“Dr. Chassion began shouting that I said I could get it for him,” Bernard wrote.

She said Beasley, the board president, told Chassion he could request the information from the superintendent.

“Dr. Chassion started shouting again, and Dr. Cooper started shouting that I worked for Dr. Cooper, and Dr. Chassion was not listening, so Dr. Cooper stood, leaned over, and put his hand on Dr. Chassion’s right arm to get his attention,” Bernard wrote. “Dr. Cooper was leaning in and shouting close to Dr. Chassion. Dr. Chassion was also shouting.”

After Cooper left the room, Bernard wrote, “Dr. Chassion continued to yell, ‘Did you see him put his hands on me?’ He ranted and cursed, then started dialing his phone.”

Lafayette police officer Cynthia Bethel wrote in her report that Bernard told officers “she felt uncomfortable and intimidated by Mr. Chassion.”

Trahan recalled that Cooper became angry and began shouting at Chassion. She told police that Cooper pulled on Chassion’s arm twice during the incident.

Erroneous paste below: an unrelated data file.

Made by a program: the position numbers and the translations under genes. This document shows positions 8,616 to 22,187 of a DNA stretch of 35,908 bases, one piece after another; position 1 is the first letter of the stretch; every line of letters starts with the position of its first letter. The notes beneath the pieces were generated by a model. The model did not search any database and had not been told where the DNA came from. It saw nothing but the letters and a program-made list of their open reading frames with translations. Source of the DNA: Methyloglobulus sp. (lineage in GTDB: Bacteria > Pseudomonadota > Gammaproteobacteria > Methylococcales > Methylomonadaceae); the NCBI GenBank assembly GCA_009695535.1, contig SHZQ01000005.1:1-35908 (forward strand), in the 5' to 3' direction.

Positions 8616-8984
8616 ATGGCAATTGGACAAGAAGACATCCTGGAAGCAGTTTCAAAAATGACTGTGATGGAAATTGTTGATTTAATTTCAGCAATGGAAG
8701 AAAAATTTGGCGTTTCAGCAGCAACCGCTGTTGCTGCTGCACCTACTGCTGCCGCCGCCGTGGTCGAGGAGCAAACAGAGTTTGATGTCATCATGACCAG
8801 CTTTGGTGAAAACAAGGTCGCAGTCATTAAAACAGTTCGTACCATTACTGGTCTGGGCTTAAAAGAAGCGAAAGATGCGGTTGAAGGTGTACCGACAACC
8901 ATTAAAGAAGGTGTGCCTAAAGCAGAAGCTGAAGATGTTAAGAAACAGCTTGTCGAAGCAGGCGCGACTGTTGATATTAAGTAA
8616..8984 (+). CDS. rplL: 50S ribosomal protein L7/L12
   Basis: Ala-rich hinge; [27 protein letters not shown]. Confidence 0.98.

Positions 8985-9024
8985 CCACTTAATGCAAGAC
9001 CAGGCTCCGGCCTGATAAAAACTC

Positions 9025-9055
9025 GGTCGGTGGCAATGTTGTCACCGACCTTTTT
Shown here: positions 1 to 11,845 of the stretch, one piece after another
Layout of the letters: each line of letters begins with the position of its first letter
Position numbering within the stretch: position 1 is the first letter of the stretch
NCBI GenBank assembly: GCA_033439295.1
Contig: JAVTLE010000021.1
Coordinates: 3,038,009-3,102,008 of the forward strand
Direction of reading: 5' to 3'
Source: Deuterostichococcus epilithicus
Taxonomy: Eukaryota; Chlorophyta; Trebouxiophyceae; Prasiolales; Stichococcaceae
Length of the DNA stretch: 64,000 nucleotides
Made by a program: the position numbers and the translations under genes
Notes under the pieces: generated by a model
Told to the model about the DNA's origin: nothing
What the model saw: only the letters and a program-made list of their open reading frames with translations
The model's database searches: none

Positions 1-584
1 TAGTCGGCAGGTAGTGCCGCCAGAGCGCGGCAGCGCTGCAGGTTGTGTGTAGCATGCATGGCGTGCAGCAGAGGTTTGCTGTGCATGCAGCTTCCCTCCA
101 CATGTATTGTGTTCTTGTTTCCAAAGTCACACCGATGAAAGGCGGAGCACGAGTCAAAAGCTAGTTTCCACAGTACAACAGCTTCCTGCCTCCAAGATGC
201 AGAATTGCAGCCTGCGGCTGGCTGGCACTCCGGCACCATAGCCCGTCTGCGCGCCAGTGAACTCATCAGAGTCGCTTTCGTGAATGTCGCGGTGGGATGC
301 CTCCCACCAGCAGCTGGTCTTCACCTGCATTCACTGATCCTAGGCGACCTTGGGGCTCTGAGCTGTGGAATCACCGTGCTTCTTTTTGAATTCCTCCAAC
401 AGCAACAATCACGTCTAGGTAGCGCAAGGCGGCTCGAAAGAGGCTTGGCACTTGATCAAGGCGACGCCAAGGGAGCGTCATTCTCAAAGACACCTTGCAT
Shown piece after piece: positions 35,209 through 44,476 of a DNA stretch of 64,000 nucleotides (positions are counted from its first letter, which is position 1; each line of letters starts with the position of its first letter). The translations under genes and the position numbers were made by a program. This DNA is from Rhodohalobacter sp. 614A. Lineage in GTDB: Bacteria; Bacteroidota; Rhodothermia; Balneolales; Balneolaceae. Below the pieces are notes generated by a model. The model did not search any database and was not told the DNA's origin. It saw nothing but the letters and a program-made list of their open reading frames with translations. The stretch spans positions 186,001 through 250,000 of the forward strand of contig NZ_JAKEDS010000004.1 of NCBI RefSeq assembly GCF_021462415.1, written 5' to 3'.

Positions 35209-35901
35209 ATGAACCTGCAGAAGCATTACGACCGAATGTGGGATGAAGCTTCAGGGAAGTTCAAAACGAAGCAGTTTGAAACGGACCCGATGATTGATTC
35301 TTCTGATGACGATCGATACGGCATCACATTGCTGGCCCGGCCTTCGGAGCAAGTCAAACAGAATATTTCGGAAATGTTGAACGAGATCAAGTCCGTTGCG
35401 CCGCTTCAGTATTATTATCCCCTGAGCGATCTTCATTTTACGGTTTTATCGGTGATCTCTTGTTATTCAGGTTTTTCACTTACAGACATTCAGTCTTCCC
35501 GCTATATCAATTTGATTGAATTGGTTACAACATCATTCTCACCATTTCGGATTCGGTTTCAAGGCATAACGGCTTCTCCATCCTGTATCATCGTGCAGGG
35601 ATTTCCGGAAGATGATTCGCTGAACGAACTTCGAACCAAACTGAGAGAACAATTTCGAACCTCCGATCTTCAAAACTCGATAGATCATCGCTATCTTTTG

“Dr. Chassion asked him politely to let him go and to not lay hands on him again,” Trahan wrote in her witness statement. “Dr. Cooper came around the table, laughed at (Chassion), made a snide comment and walked out of the room.”

Beasley, Cobb and Hamilton’s accounts to police weren’t as detailed.

Beasley wrote: “(Chassion) continued to question staff member. (Cooper) stood up and grabbed Dr. Chassion on the arm. (Chassion) turned slightly. Dr. Cooper left the room. …”

Cobb wrote that Cooper “inadvertently touched (Chassion) while talking to him.”

Hamilton wrote that Cooper “placed a couple of fingers” on Chassion.